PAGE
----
how to id transformers ?

i have a couple of mystery transformer pulls {microwave, vcr, clock radio, etc} i try to google codes on trans with no proper hits ...

how to id these transformers ? is there a way ? do the numbers have significance on there own ?

i want to figure/estimate the ratings they might be useful for ? thinking of using in power supply ?

eg, one T has

9199-207-029 41B512 DY 217 B

2 sets of windings around standard type metal core - B

1 winding has 2 white, 1015 - 22 AWG wires connected other winding has two yellow and two red 1007 - 22 awg wires coming out when i apply 115 Vac to the white wires i get 15 Vac out of red and 3 Vac out of yellow wires

thanks for any ideas / info, robb

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None whatever.

The part numbers are usually unique to the manufacturer. The best you can hope for is a label with the voltages.


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If you're taking them out of things, then don't merely take them out of things. Mark them with what you took them out of. Mark which side connects to the AC line. Even trace out some of the secondary to see what's there.

What something is used in originaly gives a clue to what it's good for. A microwave oven transformer is pretty specialized, high voltage and with limitations for other uses. A transformer in a clock radio will be relatively low voltage, and relatively low current, but often useful for powering various simply projects.

Knowing which is the primary (there is sort of a color code but it's not always used), then you can at leats hook it up to the AC line and measure the secondary voltages. Be careful, since if you don't know where it comes from, you can't rely on the voltages being safe.

You can do this without knowing which is the primary, but it's risky since if you connect the wrong winding to the AC line, then the step up from a low voltage winding to the real primary can result in a quite high voltage on that real primary. SOme would suggest if you don't know the primary, use a low voltage transformer to feed the unknown winding until you figure out the primary by looking at the relative voltages out of the rest of the windings.

Tracing out the general circuit will give you an idea of the voltage coming out, and maybe more important the current. Current isn't easy to judge merely by looking at the transformer, though presumably the bigger the transformer for a given voltage output the higher its current capacity. But if you trace the circuitry a bit, you may see clues to what its expected to supply current wise. If there's only one winding and it goes to a low current regulator, that says something as does going to a to-220 or to-3 packaged regulator. It won't give you exact, but it will give you clues.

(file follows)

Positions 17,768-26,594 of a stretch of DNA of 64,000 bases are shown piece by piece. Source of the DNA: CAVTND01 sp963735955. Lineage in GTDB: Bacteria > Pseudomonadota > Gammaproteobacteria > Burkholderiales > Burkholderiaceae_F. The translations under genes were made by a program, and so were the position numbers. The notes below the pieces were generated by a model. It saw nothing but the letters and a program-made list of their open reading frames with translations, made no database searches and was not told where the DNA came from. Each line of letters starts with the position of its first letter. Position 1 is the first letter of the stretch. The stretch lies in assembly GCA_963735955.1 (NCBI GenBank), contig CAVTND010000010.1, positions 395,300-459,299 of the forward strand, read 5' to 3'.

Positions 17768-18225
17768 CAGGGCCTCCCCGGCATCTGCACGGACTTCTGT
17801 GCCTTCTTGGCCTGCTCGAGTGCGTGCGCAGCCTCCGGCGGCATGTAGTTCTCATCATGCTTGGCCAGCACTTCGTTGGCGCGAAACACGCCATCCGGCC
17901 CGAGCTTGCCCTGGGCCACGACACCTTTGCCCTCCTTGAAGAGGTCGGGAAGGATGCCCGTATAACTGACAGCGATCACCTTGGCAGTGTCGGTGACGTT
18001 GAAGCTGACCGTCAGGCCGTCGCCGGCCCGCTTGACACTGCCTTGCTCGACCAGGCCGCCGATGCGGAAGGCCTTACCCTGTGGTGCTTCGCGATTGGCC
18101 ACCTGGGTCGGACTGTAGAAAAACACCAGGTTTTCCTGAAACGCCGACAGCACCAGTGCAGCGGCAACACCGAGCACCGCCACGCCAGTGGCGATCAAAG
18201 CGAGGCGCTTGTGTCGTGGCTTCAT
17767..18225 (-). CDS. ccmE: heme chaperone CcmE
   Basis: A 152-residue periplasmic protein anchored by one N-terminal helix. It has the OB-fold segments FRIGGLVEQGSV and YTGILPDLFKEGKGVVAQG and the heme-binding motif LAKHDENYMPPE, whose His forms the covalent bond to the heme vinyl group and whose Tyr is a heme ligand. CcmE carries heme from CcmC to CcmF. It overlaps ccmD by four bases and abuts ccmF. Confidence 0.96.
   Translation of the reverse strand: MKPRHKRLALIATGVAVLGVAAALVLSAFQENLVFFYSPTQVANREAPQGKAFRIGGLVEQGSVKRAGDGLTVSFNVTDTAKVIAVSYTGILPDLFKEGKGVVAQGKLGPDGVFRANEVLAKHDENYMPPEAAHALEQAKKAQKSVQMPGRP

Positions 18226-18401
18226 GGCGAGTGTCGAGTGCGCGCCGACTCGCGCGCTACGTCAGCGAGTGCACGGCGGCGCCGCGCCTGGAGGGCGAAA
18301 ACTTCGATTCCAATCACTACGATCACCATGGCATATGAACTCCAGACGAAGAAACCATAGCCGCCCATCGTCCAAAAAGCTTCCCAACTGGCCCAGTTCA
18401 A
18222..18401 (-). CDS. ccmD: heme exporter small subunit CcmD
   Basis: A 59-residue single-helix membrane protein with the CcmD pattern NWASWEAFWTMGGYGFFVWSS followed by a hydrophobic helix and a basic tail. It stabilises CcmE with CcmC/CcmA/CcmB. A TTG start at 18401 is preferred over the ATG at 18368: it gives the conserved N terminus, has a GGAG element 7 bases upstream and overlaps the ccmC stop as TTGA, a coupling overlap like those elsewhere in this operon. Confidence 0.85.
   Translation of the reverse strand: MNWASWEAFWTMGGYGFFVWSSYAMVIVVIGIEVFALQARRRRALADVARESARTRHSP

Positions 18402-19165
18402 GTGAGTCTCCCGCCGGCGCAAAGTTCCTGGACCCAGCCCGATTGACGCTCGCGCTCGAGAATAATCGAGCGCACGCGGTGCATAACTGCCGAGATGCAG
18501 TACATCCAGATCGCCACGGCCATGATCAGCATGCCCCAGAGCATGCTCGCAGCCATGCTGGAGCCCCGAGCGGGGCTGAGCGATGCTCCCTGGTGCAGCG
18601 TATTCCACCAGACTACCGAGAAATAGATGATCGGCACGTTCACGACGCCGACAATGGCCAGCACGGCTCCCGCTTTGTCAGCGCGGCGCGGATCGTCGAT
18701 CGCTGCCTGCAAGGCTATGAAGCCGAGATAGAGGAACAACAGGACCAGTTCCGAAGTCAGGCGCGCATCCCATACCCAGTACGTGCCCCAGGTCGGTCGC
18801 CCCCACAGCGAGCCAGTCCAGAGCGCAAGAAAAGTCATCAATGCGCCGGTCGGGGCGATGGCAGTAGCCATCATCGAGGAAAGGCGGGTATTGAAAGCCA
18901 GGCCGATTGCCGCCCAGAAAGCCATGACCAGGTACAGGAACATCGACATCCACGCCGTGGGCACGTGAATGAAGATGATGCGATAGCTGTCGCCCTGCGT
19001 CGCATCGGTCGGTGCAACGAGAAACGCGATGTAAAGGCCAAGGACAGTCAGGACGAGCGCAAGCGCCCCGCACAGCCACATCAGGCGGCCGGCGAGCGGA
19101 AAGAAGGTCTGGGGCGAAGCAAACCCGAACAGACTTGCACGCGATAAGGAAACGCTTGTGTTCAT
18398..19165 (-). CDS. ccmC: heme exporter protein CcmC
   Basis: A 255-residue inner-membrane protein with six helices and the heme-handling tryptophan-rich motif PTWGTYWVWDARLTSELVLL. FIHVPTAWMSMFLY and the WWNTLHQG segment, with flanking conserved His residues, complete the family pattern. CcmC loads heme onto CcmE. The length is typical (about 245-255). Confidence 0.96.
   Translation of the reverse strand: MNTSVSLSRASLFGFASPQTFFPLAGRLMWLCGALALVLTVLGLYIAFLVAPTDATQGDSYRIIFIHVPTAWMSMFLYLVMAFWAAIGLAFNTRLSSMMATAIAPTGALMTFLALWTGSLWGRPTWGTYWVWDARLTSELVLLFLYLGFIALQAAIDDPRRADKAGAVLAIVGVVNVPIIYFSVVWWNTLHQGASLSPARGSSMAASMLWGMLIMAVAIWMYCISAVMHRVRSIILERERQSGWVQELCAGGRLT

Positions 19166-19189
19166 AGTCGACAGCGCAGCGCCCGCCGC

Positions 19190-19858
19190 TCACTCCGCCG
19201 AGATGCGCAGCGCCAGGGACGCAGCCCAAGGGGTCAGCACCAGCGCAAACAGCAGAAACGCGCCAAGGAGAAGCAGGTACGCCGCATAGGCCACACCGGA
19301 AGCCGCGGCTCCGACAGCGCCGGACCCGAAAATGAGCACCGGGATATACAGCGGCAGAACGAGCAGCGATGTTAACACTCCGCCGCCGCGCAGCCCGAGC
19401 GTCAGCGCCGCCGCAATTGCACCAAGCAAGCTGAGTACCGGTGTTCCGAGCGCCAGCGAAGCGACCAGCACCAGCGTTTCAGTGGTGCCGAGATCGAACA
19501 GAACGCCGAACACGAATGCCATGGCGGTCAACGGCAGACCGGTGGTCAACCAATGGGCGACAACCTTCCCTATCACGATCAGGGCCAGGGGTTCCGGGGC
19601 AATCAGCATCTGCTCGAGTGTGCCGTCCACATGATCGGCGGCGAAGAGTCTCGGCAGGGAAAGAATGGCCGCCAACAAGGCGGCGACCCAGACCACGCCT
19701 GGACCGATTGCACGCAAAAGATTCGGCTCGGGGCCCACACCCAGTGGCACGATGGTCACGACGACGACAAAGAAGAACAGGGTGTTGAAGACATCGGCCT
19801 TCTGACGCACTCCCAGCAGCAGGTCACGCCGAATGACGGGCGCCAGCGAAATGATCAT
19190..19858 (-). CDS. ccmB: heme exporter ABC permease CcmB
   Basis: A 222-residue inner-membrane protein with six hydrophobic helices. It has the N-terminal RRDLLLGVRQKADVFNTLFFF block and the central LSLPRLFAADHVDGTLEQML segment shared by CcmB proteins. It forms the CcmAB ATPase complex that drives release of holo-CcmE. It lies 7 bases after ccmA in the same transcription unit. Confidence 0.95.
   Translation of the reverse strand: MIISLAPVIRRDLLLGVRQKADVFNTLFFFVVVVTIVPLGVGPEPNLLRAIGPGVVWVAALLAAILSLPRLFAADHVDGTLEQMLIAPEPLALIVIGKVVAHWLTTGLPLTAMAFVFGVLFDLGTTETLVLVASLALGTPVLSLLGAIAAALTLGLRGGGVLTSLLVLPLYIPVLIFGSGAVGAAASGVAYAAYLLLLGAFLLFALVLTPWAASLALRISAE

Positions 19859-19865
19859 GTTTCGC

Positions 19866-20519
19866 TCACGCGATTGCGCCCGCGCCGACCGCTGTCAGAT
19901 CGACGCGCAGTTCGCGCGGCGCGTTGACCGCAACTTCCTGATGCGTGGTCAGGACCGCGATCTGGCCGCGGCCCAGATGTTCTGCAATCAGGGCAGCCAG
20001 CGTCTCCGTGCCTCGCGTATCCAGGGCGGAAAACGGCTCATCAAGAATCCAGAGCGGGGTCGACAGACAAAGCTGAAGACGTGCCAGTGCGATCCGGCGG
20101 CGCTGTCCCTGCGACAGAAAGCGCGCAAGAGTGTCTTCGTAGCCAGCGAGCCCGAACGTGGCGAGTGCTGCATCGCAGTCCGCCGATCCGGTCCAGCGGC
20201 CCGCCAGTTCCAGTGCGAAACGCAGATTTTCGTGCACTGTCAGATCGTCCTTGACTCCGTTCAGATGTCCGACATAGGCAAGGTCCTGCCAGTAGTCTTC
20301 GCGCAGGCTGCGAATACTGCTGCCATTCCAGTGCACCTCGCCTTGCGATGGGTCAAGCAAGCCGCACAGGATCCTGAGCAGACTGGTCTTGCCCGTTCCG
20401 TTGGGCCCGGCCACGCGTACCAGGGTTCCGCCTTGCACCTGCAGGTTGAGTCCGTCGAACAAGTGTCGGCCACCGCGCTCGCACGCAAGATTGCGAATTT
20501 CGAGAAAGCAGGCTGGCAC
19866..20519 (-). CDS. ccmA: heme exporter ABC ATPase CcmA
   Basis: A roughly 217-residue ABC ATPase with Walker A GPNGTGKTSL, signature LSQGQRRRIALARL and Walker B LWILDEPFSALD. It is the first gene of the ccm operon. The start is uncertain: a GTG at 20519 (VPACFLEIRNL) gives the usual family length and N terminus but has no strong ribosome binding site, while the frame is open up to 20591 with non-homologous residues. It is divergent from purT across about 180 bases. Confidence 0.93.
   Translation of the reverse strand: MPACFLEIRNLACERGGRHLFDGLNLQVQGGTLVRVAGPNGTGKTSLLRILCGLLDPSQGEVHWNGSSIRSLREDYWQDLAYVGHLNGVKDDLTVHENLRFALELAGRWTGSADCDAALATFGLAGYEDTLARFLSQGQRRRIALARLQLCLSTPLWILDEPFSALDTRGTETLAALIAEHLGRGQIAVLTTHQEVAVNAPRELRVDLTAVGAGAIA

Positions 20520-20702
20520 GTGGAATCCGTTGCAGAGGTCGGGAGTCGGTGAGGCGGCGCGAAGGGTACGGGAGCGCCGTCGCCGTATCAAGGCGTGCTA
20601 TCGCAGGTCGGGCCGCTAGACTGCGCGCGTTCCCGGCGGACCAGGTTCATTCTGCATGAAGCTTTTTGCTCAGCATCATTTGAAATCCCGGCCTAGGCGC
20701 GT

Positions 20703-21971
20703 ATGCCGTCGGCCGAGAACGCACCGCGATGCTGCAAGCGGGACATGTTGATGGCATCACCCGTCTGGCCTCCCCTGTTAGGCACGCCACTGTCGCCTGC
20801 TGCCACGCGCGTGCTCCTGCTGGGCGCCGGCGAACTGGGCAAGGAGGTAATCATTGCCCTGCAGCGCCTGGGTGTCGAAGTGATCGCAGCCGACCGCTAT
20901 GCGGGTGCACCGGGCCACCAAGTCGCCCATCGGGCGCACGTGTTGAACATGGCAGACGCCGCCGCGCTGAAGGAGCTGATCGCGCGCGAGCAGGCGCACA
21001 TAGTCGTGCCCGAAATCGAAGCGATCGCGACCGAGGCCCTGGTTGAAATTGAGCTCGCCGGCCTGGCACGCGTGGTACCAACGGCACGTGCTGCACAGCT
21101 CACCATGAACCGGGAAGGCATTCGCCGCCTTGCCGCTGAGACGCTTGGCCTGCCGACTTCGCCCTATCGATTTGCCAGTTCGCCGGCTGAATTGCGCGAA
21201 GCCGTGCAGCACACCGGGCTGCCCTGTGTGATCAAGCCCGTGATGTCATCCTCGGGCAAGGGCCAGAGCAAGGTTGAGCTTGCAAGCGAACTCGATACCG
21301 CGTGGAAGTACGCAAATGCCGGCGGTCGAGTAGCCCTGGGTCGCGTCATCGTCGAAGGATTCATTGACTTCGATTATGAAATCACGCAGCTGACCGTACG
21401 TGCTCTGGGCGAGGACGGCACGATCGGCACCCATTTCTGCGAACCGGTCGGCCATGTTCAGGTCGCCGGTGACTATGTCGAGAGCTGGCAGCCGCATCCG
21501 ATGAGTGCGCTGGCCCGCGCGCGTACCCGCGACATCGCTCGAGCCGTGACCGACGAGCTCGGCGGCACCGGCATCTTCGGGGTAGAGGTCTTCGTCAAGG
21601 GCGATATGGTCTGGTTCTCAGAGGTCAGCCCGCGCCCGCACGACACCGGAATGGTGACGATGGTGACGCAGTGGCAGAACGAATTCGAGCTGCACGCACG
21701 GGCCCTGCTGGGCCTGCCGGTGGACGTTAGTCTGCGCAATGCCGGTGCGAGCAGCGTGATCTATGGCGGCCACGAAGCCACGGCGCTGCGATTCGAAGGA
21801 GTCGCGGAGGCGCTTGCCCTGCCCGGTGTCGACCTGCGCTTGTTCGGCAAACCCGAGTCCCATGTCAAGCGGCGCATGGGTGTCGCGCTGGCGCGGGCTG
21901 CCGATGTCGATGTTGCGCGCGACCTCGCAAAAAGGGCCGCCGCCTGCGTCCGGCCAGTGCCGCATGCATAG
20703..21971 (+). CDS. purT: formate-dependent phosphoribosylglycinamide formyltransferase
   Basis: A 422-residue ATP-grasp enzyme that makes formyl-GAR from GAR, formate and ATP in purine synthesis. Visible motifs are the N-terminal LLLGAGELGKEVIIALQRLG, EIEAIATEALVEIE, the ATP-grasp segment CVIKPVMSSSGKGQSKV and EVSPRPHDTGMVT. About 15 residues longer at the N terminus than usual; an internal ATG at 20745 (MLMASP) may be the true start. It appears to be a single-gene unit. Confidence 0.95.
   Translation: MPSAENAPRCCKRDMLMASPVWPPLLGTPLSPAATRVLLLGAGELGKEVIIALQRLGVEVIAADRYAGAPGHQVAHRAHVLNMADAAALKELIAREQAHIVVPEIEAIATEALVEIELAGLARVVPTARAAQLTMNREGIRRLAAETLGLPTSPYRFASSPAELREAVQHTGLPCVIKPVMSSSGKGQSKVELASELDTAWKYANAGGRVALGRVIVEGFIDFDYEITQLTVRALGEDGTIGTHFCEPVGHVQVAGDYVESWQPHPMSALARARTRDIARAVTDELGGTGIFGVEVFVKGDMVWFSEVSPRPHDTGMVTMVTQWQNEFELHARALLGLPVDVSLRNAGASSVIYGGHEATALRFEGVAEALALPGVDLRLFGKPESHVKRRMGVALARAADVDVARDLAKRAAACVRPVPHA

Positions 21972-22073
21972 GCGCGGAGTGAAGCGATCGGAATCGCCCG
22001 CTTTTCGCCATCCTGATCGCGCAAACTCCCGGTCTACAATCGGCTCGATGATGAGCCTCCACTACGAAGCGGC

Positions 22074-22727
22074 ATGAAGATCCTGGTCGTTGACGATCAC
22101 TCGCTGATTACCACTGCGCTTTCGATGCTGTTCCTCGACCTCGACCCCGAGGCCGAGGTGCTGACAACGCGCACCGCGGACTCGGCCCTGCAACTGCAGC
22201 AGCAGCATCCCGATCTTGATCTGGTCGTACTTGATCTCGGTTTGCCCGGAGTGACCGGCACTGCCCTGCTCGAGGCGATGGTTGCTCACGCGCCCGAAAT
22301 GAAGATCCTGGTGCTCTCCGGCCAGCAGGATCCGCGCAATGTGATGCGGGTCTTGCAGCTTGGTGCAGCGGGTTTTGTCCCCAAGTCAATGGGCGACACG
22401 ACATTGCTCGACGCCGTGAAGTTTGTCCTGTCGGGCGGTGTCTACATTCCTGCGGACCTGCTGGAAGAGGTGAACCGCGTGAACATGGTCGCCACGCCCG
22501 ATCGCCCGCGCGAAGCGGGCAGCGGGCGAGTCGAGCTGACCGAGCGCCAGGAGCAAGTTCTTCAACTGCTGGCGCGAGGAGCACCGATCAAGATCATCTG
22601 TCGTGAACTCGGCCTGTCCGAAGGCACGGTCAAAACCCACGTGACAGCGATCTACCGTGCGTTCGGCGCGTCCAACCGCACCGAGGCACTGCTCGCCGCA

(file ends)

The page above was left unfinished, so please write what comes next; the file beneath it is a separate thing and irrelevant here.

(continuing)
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Michael Black

As said, scope out everything. I would assume you allready have a understanding of transformers. if ou look at the wire, you might get a rought idea of its capabiliries, but it could also throw you off. As said in the sci repair faq, I gave a simple way to estimate output current ratings. You simply load the output untill it drops 15% in voltage and montor voltage and current. A very good transformer can have a 10% drop rating. A very poor one can go up to 30%. 15% is an average figure. Let it run for a length of time and also monitor temperature. Back off and you should be OK.


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them out







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Thanks Michael,

I was hoping the numbers on the transformers were some sort of encrypted code or P/N that i could decipher /use to find specs. when i pulled them i did look at what was connected but months go by then all i can remember is what they came out of.

Is there a way to make an experimental survey or educated gues of a transformer's limits/specs without frying the transformer in the process ?

ideas like the size of wires or the weight of the transformer , maybe some simple stress and stability measures , feed a variety of inputs Hz/Vac deltas and plot input vs outputs then find some ideal function/curve that defines upper/lower bound limits of a transformer ?

this is more for eductional instruction/experimentation than for practical use

thanks for help , robb

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montor voltage


Thanks greg,

i just posted a reply question regarding what you have just pointed out.

so i get a variable current load and monitor current, voltage and temperature until i see drop of 15% in output (or temperature of ???) as a average target for upper bound current limit.

regarding temperature, is there a typical operational rating value for most basic average transformers ?

thanks again, i will go visit the repair faq, robb c

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We all like the transformers to not get hotter than what you can easily hold your hand on, but they can get hotter. When it starts to smell, your probably going too far !! There are transformers that have a temperature cut out, and it will usually make the unit unopperative unless, you can cut away the insulation and expose and replace it or bypass it.


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I expect that power transformers in most consumer products will be custom-designed for the particular application. Any numbers on them will be the equipment manufacturer's part number. Specifications are unlikely to be available.

I suggest you look at a transformer manufacturer's catalog (see

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of example) and compare the size and weight of your transformers to their products to get an estimate of the power ratings.

Peter Bennett, VE7CEI  
peterbb4 (at)  
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Peter Bennett

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